We are starting ClimateDialogue with a discussion on the causes of the decline of Arctic Sea Ice, and the question to what extent this decline can be explained by global warming. Also, the projected timing of the first year that the Arctic will be ice free will be discussed. With respect to the latter, in its Fourth Assessment Report in 2007, IPCC anticipated that (near) ice free conditions might occur by the end of this century. Since then, several studies have indicated this could be between 2030-2050, or even earlier.

We invited three experts to take part in the discussion: Judith Curry, chair of the School of Earth and Atmospheric Sciences at the Georgia Institute of Technology; Walt Meier, research scientist at the National Snow & Ice Data Center (NSIDC) in Boulder, Colorado; and Ron Lindsay, Senior Principal Physicist at the Polar Science Center of the University of Washington in Seattle.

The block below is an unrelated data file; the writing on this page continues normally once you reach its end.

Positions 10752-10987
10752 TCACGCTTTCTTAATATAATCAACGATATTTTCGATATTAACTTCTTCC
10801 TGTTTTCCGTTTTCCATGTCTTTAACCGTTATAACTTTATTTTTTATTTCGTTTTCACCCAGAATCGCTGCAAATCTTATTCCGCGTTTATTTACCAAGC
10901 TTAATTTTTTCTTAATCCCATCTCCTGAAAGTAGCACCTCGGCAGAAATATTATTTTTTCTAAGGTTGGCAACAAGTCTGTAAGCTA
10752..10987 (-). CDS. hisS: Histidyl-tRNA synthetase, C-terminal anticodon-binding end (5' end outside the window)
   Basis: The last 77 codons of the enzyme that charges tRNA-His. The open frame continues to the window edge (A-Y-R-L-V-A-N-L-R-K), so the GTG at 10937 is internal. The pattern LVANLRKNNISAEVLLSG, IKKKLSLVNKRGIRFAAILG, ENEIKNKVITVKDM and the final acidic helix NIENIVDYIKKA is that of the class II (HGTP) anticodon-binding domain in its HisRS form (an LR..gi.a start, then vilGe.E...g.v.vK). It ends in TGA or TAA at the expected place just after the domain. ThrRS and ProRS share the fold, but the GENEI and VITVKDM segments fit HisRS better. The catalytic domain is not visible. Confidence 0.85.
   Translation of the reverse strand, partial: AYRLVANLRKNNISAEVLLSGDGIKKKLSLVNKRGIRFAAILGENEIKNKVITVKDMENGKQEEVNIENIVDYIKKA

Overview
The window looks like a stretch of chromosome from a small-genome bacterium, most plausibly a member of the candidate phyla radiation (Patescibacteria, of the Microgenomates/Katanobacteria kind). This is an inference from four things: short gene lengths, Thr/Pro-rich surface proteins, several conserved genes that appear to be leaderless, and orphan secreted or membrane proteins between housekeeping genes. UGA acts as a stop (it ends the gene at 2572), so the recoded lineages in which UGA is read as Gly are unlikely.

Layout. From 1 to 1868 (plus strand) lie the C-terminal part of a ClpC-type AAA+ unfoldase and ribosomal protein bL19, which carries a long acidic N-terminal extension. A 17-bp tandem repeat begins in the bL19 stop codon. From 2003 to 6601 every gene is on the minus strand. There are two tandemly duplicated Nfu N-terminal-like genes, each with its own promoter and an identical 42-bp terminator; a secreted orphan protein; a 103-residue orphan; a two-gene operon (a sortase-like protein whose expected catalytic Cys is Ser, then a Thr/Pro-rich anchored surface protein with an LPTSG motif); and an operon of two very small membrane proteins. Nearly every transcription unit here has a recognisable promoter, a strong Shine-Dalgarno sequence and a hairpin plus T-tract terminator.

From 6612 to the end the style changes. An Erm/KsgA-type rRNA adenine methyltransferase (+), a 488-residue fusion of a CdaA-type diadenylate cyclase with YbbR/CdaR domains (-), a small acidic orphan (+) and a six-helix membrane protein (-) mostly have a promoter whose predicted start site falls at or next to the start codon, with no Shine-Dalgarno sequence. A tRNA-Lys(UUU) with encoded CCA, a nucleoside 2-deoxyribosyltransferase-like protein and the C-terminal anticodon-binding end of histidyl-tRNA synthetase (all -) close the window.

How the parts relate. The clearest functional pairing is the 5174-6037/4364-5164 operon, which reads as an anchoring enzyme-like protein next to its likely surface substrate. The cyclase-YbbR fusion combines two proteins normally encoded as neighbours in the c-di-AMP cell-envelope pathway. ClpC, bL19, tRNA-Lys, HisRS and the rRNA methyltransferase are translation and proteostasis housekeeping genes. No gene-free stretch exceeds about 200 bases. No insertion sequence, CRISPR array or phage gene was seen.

Future topics that will be discussed include: climate sensitivity, sea level rise, urban heat island-effects, the value of comprehensive climate models, ocean heat storage, and the warming trend over the past few decades.

Our format


Each discussion will be kicked off by a short introduction written by the editorial staff, followed by a guest blog by two or more invited scientists. The scientists will start the discussion by responding to each other’s arguments. It is not the goal of ClimateDialogue to reach a consensus, but to stimulate the discussion and to make clear what the discussants agree or disagree on and why.